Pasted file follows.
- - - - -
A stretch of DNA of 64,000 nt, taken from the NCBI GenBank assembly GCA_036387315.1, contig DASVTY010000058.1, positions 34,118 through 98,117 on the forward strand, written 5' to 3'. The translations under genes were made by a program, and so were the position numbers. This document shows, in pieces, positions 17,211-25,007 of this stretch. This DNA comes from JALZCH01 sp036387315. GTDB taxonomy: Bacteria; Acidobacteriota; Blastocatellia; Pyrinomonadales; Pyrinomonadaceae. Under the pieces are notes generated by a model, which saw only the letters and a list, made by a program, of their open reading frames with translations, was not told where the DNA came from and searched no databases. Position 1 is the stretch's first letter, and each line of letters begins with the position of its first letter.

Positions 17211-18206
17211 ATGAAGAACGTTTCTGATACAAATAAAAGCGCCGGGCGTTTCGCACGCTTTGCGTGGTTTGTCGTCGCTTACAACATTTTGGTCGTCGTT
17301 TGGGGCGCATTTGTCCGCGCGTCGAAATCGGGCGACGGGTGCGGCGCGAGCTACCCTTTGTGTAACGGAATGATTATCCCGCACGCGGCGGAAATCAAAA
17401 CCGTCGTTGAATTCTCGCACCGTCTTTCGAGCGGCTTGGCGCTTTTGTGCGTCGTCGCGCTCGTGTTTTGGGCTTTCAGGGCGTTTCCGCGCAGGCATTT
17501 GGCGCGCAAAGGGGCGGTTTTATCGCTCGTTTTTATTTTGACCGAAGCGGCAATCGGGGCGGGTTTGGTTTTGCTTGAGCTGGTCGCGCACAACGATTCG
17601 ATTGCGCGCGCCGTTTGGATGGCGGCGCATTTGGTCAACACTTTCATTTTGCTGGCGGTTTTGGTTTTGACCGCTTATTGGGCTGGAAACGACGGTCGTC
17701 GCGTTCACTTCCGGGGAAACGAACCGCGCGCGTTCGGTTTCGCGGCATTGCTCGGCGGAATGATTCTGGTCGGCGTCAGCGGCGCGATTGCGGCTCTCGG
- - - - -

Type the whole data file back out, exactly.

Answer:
A stretch of DNA of 64,000 nt, taken from the NCBI GenBank assembly GCA_036387315.1, contig DASVTY010000058.1, positions 34,118 through 98,117 on the forward strand, written 5' to 3'. The translations under genes were made by a program, and so were the position numbers. This document shows, in pieces, positions 17,211-25,007 of this stretch. This DNA comes from JALZCH01 sp036387315. GTDB taxonomy: Bacteria; Acidobacteriota; Blastocatellia; Pyrinomonadales; Pyrinomonadaceae. Under the pieces are notes generated by a model, which saw only the letters and a list, made by a program, of their open reading frames with translations, was not told where the DNA came from and searched no databases. Position 1 is the stretch's first letter, and each line of letters begins with the position of its first letter.

Positions 17211-18206
17211 ATGAAGAACGTTTCTGATACAAATAAAAGCGCCGGGCGTTTCGCACGCTTTGCGTGGTTTGTCGTCGCTTACAACATTTTGGTCGTCGTT
17301 TGGGGCGCATTTGTCCGCGCGTCGAAATCGGGCGACGGGTGCGGCGCGAGCTACCCTTTGTGTAACGGAATGATTATCCCGCACGCGGCGGAAATCAAAA
17401 CCGTCGTTGAATTCTCGCACCGTCTTTCGAGCGGCTTGGCGCTTTTGTGCGTCGTCGCGCTCGTGTTTTGGGCTTTCAGGGCGTTTCCGCGCAGGCATTT
17501 GGCGCGCAAAGGGGCGGTTTTATCGCTCGTTTTTATTTTGACCGAAGCGGCAATCGGGGCGGGTTTGGTTTTGCTTGAGCTGGTCGCGCACAACGATTCG
17601 ATTGCGCGCGCCGTTTGGATGGCGGCGCATTTGGTCAACACTTTCATTTTGCTGGCGGTTTTGGTTTTGACCGCTTATTGGGCTGGAAACGACGGTCGTC
17701 GCGTTCACTTCCGGGGAAACGAACCGCGCGCGTTCGGTTTCGCGGCATTGCTCGGCGGAATGATTCTGGTCGGCGTCAGCGGCGCGATTGCGGCTCTCGG